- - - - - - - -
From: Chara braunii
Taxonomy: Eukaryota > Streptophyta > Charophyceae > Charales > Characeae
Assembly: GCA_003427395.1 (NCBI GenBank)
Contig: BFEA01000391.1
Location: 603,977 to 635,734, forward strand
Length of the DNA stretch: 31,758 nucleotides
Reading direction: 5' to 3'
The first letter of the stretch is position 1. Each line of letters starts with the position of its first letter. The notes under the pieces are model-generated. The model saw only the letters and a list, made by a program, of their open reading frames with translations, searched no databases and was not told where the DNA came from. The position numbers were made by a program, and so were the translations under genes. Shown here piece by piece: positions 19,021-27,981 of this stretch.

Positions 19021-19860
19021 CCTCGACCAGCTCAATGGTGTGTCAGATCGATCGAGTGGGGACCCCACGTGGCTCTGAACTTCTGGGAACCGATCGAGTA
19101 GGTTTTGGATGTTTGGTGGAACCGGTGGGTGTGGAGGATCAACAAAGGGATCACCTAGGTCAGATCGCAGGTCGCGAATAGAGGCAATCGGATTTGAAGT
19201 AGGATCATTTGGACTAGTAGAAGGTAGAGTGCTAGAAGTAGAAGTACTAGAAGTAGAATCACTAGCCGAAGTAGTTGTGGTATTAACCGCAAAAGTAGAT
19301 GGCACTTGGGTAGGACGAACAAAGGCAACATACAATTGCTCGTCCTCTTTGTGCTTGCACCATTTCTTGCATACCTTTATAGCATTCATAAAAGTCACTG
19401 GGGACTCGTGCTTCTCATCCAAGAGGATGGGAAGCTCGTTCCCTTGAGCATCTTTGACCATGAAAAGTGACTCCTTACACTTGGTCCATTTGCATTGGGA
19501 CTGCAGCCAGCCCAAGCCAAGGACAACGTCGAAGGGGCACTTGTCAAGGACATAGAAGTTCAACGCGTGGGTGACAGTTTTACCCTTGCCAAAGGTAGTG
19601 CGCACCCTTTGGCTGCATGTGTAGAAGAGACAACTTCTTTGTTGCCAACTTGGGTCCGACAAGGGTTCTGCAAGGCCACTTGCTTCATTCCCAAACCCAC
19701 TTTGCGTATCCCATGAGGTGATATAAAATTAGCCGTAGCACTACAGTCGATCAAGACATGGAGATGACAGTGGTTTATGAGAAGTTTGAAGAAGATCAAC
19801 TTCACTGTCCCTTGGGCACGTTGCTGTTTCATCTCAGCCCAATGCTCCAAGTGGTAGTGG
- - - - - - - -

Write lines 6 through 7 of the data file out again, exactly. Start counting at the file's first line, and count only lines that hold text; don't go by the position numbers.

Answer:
Length of the DNA stretch: 31,758 nucleotides
Reading direction: 5' to 3'